R's childhood friend has come to visit from Calcutta, bringing a carton of langda mangoes and a box of sandesh, one of R's favourite Bengali sweets. I believe that 'sandesh' means 'message.'
Sandesh is made from paneer. I have seen my sister-in law make it in Chicago, mixing paneer and sugar in a food processor, then stirring it in a wok over a low flame until it became a little less moist, then rolling it into lozenge shapes and decorating it with mandarin orange slices.
The modern version has many added flavourings. Here's a tour of the plate above: the yellowish squares are, according to R and his friend, the classic form of sandesh, with saffron and pistachios, and decorated with silver foil. "We never knew that sandesh could be white (the most common colour now - unless it's sweetened with jaggery, which colours it pale tan). Only in the villages would you find white milk sweets."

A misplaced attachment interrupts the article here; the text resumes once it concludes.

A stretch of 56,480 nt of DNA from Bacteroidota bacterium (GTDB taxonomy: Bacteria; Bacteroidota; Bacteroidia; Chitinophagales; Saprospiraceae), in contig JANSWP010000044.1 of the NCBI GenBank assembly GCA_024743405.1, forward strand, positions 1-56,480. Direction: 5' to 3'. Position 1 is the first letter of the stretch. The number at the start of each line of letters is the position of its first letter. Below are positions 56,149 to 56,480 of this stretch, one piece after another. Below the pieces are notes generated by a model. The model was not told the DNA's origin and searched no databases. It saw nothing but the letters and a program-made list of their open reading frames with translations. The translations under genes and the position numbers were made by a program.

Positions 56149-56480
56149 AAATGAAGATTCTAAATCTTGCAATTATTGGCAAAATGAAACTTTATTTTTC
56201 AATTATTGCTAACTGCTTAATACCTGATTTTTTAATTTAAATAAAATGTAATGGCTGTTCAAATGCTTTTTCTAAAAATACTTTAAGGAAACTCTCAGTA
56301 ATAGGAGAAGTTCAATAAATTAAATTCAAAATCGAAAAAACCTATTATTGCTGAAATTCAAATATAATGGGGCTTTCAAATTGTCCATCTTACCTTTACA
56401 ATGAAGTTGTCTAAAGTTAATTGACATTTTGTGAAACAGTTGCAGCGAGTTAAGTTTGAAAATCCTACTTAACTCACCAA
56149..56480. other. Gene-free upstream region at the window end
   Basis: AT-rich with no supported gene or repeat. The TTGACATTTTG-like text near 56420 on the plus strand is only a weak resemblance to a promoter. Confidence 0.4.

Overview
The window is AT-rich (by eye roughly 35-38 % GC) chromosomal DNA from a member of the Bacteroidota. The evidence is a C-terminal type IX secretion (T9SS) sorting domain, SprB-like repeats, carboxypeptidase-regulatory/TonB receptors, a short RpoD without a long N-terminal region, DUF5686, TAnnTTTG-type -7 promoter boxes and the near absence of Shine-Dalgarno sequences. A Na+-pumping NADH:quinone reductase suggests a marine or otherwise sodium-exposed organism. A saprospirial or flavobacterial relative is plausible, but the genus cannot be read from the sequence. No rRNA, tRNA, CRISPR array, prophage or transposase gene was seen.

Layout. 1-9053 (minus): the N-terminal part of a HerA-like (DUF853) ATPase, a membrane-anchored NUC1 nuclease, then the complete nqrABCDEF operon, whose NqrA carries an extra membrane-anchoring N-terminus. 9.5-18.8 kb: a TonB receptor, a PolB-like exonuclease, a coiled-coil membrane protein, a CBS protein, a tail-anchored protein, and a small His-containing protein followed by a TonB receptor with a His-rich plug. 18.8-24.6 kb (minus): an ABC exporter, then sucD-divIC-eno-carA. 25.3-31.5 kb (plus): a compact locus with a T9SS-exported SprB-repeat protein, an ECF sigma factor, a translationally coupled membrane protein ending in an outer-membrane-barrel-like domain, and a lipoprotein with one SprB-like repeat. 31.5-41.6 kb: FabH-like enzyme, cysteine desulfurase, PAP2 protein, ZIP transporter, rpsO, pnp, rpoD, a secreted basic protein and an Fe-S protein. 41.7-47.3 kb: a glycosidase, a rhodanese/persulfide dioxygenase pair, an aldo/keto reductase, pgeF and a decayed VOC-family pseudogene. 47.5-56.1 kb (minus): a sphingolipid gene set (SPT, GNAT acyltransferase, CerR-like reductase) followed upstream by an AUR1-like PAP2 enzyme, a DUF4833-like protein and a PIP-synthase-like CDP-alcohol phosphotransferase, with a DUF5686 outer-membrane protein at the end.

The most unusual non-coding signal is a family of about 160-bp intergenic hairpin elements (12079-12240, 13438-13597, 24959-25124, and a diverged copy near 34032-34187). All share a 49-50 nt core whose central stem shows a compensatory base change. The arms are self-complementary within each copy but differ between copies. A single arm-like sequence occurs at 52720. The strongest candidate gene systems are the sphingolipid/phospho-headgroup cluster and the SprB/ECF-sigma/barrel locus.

Next are slices of plain sandesh surrounded by sandesh flavoured with rose water and dyed pink. Decorated with chopped pistachio and saffron threads.
In the center are two large pieces, strongly rose-flavoured, decorated with fresh rose petals, resting in individual trays made of folded and stapled pieces of banana leaf.
Then, two balls of plain sandesh enclosing chocolate and rose petals and decorated with silver foil.
The cool soft graininess of sandesh, the freshness of rose petals (small and dark blood red, roses from before the essence was bred out of them): what a delicate message they convey.